No, the Writers of the Bible Did Not Expect It To Be Taken Literally [Questions That Haunt]

Questions That Haunt Christianity

This week’s Question That Haunts Christianity cames from Nina:

Questions that haunt: did people of Jesus’ time even expect the stories they were telling to be taken literally? Would they be shocked to learn that 2,000 years later we are interpreting them that way?

They told lots of stories then about people who were sons of god, and born of virgins, and resurrected — these were themes that came up regularly. It doesn’t seem to me (or to most scholars since David Friedrich Strauss, I think), that first century folks approached storytelling with the idea that their stories were literally accurate (they instead were symbolically True).

What if when we try to interpret the virgin birth or the resurrection as historically true (rather than symbolically True) we’re just completely misunderstanding the original intent of these stories? What if people in antiquity were way more sophisticated than we are, and they would think we were impossibly thick to be interpreting their beautiful stories this way?

To give a modern example, what if I had a southern friend who said “She’s so crazy about her man, it’s like he hung the moon.” And I said, “Oh, I don’t think his ladder would reach that high.” Imagine the reaction I would get….

Great comments, as always. This week, there wasn’t really one thread that dominated, but lots of smaller threads, chasing down various ideas. I’ll probably touch on lots of them with my more narrative response:

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Dispensationalists Are Wrong – Things Aren’t Getting Worse [Questions That Haunt]

Questions That Haunt Christianity

Last Tuesday’s Question That Haunts Christianity came from Jesse:

I’m a regular blog reader though I’ve never commented. Here is my ‘question that haunts’ which may belie my fundamentalist background: Is the trajectory of our human culture/world/society positive or negative? In other words, are we fighting the long defeat until Christ returns to set things right or are we participating in an ever-advancing Kingdom of The Heavens (Willard) which will someday culminate with Christ’s return?

A plethora of comments were posted. This interchange between two readers is indicative of what some thought: [Read more...]

The Bible Can Be Authoritative, Even If It’s Relative [Questions That Haunt]

Questions That Haunt Christianity

Last Tuesday’s Question That Haunts Christianity came from Chris:

This question has been bugging me for a while. To preface, I consider myself a progressive (certainly ex-evangelical) Christian. My question relates to ethics in general and the Bible in particular. We all assume that there is a particular way that each of us SHOULD or SHOULD NOT act. I.e., we all harbor the notion that some acts are inherently moral or immoral. As a progressive, I don’t consider the Bible itself to be the “Word of God” or some kind of objective moral authority. I consider (as I’m sure many of your readers do) it to be a collection of writings that detail the experiences of the authors with the divine. As such, it is just as captive to subjectivity as the rest of us are.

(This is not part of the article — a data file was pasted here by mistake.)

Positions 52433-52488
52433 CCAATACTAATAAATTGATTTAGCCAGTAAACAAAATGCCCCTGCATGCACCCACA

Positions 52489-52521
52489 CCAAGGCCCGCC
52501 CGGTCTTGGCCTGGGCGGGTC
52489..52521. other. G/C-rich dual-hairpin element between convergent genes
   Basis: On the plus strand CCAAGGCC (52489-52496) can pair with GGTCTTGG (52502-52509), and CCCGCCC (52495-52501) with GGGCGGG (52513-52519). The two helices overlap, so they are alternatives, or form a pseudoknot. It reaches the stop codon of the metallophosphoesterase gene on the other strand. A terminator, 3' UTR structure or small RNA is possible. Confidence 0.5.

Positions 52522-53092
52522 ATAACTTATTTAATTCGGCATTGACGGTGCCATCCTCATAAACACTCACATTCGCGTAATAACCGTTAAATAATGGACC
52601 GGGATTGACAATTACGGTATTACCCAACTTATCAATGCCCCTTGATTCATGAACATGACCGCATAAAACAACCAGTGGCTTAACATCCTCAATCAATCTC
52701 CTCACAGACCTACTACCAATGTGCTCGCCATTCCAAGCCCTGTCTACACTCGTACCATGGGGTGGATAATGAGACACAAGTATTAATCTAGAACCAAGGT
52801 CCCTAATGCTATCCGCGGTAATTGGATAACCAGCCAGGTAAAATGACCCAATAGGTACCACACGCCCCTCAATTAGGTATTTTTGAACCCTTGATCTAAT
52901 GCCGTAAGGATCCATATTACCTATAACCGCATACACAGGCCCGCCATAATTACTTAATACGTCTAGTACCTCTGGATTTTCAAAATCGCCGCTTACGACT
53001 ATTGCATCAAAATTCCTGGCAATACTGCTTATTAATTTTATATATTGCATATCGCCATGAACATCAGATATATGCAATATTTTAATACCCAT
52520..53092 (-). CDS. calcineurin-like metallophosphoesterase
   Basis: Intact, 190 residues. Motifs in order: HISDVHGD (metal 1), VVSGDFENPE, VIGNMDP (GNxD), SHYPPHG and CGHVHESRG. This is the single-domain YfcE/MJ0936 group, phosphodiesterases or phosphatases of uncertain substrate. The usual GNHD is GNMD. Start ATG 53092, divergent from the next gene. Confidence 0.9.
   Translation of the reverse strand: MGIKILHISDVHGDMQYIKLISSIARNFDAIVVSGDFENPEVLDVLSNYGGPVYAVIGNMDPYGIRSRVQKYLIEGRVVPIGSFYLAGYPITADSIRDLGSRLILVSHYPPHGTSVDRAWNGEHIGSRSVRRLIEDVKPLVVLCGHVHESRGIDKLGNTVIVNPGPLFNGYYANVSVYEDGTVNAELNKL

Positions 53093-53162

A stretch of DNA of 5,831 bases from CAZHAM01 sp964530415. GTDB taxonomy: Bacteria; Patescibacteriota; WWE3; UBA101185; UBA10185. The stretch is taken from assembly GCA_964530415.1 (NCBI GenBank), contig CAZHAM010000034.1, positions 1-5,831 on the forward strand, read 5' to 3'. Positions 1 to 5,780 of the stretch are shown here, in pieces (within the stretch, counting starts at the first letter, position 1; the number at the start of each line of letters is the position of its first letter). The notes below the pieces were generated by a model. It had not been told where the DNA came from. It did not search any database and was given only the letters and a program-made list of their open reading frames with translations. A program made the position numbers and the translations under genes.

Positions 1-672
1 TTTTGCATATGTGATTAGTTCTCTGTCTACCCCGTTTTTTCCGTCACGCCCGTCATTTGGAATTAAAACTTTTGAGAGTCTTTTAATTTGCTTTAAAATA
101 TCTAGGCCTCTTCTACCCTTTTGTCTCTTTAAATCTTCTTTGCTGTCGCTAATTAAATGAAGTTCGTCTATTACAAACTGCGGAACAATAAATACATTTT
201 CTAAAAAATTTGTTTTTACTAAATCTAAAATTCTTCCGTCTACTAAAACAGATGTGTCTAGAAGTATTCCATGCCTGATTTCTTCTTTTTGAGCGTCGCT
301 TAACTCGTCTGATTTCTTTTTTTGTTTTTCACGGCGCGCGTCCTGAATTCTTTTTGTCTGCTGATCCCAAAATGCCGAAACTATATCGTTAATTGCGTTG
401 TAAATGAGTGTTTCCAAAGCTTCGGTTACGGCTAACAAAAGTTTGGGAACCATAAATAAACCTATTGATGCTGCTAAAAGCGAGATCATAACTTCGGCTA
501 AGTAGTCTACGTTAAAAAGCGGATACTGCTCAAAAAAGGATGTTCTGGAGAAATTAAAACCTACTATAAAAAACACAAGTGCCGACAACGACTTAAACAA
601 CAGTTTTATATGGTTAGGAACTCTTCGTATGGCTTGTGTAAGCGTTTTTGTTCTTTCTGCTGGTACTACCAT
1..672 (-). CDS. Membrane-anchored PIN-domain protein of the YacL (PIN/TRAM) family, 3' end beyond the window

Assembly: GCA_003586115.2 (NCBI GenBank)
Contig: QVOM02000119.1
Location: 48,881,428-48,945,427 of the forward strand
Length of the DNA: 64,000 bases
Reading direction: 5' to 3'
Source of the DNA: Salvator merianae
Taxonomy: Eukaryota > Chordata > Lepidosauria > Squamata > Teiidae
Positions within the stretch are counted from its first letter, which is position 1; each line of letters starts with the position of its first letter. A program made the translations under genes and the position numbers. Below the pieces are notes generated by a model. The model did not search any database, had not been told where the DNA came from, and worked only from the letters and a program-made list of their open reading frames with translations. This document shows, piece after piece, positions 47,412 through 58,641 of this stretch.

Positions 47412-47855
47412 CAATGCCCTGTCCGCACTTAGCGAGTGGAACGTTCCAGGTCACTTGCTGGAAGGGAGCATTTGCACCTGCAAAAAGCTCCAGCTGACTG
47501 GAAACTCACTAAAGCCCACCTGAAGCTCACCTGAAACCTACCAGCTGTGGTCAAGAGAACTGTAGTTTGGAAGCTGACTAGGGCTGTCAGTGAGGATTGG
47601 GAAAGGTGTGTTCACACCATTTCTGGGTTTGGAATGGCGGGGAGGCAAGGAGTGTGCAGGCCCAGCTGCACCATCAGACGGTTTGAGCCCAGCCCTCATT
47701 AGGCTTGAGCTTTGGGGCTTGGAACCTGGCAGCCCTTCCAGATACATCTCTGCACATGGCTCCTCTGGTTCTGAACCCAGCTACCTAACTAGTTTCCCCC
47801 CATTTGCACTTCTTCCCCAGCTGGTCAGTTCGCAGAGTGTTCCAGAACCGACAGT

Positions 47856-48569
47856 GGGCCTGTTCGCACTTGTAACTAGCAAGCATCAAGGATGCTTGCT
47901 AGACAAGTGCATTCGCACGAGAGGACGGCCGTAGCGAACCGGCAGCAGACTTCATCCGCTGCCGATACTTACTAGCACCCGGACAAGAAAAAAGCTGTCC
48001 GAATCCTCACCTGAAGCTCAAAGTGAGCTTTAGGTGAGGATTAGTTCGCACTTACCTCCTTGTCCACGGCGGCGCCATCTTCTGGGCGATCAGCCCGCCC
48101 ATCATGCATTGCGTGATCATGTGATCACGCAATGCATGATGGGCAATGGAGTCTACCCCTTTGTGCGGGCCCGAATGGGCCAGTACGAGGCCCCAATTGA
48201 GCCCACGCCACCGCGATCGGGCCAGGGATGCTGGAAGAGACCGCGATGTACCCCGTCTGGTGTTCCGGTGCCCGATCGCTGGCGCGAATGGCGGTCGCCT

If this is the case, however, how is it that we are to determine moral decisions? If there is no objective moral authority we can point to in order to determine an ethical system, what are we left with? (These are honest questions I have been wrestling with, as I continue to struggle between determining the possibility of access to SOME kind of objectivity, if that even exists).

Great and numerous comments ensued here. My $.02:

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The Best Bible Software

So, here’s the story. I can’t really even remember how it began, but I posted somewhere that I was looking for an online, interlinear version of the Septuagint for a word I was researching for my next book. Pretty obscure, I know. Well, I heard from the people at Logos that they, indeed, had such a thing.

I’d had Logos back in the day. It was an early version, back when I was on a church staff and had a budget for such things. It came on CD-ROMs, and they’d mail updates every once in a while. But I hadn’t used Logos in many years.

The folks at Logos offered to give me the latest version if I’d review it. I told them that my review would be honest, and they were cool with that (I’m not being compensated for this review, and the embedded links are not part of a commissioned sale). So off I went. And here’s what I think:

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